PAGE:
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A liberal education in business

| Monday, March 27, 2017

Katie asked me the other day, “If you could start college over again, would you change your major?” We’ve been playing a lot of these games lately: “If you could start over again … ”

When (if) I graduate in May, my degree will be in finance. I told Katie, if I were a freshman again, I would switch to the Program of Liberal Studies or philosophy. She asked why. I said, “To get more of a ‘classics’ or liberal education, instead of what I could have learned in on-the-job training.”

Later, I thought more and changed my mind.

Some say college teaches you how to learn — one of those cliches that becomes a cliche because it’s true. A very intelligent person is not necessarily great at trivia.

They asked Einstein, “How many feet are in a mile?” He replied, “Why should I fill my brain with facts I can find in two minutes in any standard reference book?”

A true genius understand principles, and therefore understands facts, not for having memorized them, but for understanding their patterns that manifest principles which then predict future facts.

Like in fifth grade, we used flashcards to memorize our multiplication tables, but our known products were limited to the number of factor combinations we could fit in our stack of flashcards; meanwhile, a true genius knows all products from any combination of factors because he or she understands the principle of multiplication.

College teaches us to learn for the same reason the proverb is true: “Give a man a fish, feed him for a day; teach a man to fish, feed him for a lifetime.” Give a man a fact, or teach a man to learn — the latter is the superior education.

My finance major was full of, frankly, useless facts — international accounting rules, business law minutia, commercial real estate best practices. For real life, I probably learned all I needed to know about finance in one class with Carl Ackermann.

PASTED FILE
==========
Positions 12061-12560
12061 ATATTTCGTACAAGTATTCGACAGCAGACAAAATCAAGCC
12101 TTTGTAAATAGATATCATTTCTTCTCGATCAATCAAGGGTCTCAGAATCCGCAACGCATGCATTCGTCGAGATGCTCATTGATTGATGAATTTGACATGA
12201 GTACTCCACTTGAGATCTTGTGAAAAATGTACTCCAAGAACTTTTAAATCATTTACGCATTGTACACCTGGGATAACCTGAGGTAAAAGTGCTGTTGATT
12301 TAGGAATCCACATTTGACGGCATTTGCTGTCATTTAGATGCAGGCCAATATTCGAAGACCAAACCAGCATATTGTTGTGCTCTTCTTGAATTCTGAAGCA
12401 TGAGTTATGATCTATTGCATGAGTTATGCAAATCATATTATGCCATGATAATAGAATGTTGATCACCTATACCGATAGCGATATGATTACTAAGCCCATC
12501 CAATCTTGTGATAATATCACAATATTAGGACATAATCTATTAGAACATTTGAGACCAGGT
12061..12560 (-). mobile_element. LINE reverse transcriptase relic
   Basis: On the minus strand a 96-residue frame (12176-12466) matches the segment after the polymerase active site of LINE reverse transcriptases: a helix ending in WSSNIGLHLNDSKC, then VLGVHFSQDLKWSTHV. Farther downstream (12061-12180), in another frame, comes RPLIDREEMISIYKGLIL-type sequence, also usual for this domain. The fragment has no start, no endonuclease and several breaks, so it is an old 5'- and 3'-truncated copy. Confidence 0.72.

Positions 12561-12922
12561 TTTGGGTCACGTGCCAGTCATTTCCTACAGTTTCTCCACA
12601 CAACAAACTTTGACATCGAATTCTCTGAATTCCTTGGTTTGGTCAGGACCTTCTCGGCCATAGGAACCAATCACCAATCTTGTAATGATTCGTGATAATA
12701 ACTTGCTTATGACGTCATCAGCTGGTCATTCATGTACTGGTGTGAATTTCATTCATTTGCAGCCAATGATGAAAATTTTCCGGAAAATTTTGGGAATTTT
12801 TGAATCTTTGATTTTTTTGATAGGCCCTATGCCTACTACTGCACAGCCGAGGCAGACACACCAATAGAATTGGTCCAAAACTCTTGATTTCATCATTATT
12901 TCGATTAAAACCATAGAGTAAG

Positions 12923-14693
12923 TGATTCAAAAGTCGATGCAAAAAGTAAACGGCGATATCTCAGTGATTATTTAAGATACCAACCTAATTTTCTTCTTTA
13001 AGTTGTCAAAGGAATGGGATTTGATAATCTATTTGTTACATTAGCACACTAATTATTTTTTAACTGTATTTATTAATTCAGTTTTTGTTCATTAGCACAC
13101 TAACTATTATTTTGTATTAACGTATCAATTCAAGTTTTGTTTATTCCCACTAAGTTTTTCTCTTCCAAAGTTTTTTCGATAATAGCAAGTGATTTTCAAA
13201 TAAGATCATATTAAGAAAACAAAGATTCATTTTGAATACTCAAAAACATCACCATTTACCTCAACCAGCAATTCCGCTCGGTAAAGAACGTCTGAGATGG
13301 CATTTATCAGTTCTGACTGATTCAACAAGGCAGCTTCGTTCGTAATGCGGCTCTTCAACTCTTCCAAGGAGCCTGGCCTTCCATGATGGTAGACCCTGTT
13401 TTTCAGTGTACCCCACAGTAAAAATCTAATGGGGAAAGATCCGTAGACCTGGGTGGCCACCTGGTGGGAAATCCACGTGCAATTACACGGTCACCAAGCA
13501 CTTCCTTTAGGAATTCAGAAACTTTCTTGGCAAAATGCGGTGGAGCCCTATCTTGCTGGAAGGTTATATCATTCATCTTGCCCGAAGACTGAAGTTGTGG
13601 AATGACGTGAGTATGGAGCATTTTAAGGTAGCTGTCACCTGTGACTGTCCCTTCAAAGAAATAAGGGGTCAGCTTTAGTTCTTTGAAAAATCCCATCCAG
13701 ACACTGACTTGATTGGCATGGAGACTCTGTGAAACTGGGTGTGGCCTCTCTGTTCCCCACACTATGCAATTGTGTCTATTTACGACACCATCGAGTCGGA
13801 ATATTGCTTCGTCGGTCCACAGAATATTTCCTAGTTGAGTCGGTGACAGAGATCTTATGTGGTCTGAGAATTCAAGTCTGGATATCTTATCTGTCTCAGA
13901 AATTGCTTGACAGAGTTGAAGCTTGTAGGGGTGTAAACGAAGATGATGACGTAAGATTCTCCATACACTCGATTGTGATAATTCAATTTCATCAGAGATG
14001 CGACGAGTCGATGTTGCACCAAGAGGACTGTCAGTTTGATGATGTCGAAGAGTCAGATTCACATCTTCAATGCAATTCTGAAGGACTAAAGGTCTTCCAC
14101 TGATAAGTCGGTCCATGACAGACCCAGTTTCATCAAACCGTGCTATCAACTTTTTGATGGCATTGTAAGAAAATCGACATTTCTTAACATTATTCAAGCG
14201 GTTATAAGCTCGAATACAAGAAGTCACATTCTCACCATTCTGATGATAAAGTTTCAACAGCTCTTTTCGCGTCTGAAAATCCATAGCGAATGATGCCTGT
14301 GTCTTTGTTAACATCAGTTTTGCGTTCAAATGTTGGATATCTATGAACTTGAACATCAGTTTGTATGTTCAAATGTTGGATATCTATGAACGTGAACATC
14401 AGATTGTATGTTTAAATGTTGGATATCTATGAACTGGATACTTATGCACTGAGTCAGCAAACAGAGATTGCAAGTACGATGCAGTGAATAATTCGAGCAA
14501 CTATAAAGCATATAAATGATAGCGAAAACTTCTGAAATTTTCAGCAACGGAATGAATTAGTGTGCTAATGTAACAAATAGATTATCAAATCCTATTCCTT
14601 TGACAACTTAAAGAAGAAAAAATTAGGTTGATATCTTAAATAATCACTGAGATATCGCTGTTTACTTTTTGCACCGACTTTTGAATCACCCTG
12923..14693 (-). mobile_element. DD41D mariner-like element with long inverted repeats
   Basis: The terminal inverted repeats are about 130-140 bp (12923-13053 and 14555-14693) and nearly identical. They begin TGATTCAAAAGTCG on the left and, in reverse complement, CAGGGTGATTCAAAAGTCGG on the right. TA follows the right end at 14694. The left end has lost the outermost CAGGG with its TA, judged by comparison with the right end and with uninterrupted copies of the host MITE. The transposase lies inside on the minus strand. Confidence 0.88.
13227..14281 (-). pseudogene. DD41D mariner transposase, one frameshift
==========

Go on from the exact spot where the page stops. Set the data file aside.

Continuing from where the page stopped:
I thought only of the facts when I answered Katie’s question. I changed my mind when I remembered the principles.

Marketing a product for optimal sales is not so different from constructing a personal brand optimal for social interactions; investment decisions to maximize return are not so different from scheduling decisions, investing the currency of time in securities of present and future; lean manufacturing maximizes output of success and happiness from inputs of food, sleep, exercise, work, play and socializing.

Ray Dalio, $16-billion-net-worth hedge fund manager, writes in his self-published, 123-page volume called “Principles:”

“Principles are concepts that can be applied over and over again in similar circumstances as distinct from narrow answers to specific questions. Every game has principles that successful players master to achieve winning results. So does life. Principles are ways of successfully dealing with the laws of nature or the laws of life.”

Dalio is one of the most successful investors ever, not because he understands finance, but because he understands principles.

For all my skipping class, reluctance to study and distaste for business facts, Notre Dame did not fail to teach me principles that are characteristic of a “liberal” education.

In a different major, you learn different facts. But the principles are always the same. The key is learning how to learn.


The views expressed in this column are those of the author and not necessarily those of The Observer.

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